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Conclusion

  • Raymond F. Betts
Chapter
Part of the The Making of 20th Century book series

Abstract

On the waterfront of Marseille, there stands a small triumphal arch, erected in the interwar period to those who had formed the colonial empire and who had sacrificed their lives for it. This piece of masonry is of no consequence today. It opens on to a sea that no longer carries the freight of empire, and it is located nowhere near a major airport from which the French as tourists depart to places that appear as exotic in our age of instantaneous communications as they did when the force of empire was carried forward in steel hulls and projected by artillery shells.

Keywords

Interwar Period French Colonial Instantaneous Communication Colonial Region Colonial Administrator 
These keywords were added by machine and not by the authors. This process is experimental and the keywords may be updated as the learning algorithm improves.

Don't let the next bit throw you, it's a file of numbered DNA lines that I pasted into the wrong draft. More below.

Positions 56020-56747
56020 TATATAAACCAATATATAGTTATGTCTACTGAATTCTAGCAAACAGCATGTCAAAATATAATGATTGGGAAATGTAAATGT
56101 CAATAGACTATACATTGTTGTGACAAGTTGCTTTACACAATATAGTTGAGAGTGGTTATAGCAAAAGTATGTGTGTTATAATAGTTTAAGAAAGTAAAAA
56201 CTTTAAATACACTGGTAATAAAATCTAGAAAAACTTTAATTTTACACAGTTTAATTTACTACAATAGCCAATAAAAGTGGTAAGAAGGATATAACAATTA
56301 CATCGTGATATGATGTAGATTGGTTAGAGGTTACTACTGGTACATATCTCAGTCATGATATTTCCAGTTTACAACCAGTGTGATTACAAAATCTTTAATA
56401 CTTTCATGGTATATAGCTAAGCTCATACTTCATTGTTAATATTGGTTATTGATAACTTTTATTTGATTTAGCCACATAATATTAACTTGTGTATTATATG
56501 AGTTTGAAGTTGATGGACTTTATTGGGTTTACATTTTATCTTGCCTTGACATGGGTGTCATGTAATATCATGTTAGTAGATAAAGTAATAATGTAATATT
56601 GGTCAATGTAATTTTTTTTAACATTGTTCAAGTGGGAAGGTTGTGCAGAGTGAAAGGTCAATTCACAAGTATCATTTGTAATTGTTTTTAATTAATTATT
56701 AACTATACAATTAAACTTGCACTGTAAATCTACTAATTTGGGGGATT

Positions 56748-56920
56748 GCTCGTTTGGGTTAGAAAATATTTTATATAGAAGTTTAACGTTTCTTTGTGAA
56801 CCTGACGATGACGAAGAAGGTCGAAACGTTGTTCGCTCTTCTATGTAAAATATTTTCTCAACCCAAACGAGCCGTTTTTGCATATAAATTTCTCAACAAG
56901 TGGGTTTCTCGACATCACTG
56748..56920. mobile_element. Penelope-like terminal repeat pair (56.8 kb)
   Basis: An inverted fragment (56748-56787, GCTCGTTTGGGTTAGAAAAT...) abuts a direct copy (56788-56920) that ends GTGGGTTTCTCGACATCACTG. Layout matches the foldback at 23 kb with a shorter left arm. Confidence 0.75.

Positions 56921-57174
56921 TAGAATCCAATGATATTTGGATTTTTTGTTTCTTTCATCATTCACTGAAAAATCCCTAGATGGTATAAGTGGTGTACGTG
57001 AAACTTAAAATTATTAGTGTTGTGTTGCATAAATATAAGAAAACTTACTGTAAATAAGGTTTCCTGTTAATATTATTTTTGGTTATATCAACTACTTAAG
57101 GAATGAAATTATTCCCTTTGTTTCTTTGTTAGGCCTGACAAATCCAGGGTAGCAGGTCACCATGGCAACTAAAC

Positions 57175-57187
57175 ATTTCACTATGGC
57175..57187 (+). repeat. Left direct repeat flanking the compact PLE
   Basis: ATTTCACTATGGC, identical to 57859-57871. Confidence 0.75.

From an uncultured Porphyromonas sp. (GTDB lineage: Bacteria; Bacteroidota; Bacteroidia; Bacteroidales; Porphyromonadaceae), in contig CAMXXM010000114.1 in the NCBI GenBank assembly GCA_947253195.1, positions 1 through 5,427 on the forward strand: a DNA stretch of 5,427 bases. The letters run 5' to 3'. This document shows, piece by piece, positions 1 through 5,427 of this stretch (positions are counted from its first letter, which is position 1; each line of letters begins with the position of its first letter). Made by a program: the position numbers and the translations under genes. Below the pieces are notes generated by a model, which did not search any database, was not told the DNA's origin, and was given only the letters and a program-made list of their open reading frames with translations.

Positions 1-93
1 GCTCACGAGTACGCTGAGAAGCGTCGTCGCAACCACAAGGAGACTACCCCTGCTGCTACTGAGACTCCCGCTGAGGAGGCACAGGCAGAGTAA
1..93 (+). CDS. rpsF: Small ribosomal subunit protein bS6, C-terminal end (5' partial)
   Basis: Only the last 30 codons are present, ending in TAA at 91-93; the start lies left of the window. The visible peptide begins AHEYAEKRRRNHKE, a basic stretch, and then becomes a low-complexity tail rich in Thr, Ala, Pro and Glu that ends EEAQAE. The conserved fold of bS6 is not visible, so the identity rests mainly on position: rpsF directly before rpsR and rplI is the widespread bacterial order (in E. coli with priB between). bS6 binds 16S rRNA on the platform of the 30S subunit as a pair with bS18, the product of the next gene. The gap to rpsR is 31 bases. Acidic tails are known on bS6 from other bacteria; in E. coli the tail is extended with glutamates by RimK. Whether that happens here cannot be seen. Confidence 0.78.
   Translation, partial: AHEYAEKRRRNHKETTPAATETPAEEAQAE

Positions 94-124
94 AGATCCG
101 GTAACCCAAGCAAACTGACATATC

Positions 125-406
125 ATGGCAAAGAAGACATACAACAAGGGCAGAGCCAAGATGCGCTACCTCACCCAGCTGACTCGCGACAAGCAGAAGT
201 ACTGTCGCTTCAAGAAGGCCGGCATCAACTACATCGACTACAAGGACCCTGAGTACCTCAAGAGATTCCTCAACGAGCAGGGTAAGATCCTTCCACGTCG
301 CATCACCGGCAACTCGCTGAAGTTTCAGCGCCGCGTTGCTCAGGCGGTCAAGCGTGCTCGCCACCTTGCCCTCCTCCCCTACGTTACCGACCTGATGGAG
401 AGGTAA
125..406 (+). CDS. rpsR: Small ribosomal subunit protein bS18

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Notes

  1. 1.
    Roger Labonne, Le tapis vert (Paris, 1936), p. 290.Google Scholar
  2. 3.
    Senghor, quoted in William H. Friedland and Carl G. Robserg, African Socialism (Stanford, 1967), p. 265.Google Scholar
  3. 5.
    This argument is trenchantly made in Walter Rodney, How Europe Underdeveloped Africa (Washington, 1974), Chapter VI.Google Scholar
  4. 6.
    Jacques Berque, Dépossession du monde (Paris, 1954), pp. 84–5.Google Scholar
  5. 8.
    Immanuel Wallerstein, The Capitalist World-Economy (Cambridge, 1979).Google Scholar
  6. 10.
    Hubert Deschamps, quoted in Robert O. Collins, ed., Problems in the History of Colonial Africa 1860–1960 (Englewood Cliffs, 1970), p. 210.Google Scholar
  7. 11.
    Ariel Dorfman, The Empire’s Old Clothes (New York, 1983).Google Scholar
  8. 12.
    Camara Laye, The Dark Child (New York, 1954), p. 64.Google Scholar

Copyright information

© Raymond F. Betts 1991

Authors and Affiliations

  • Raymond F. Betts

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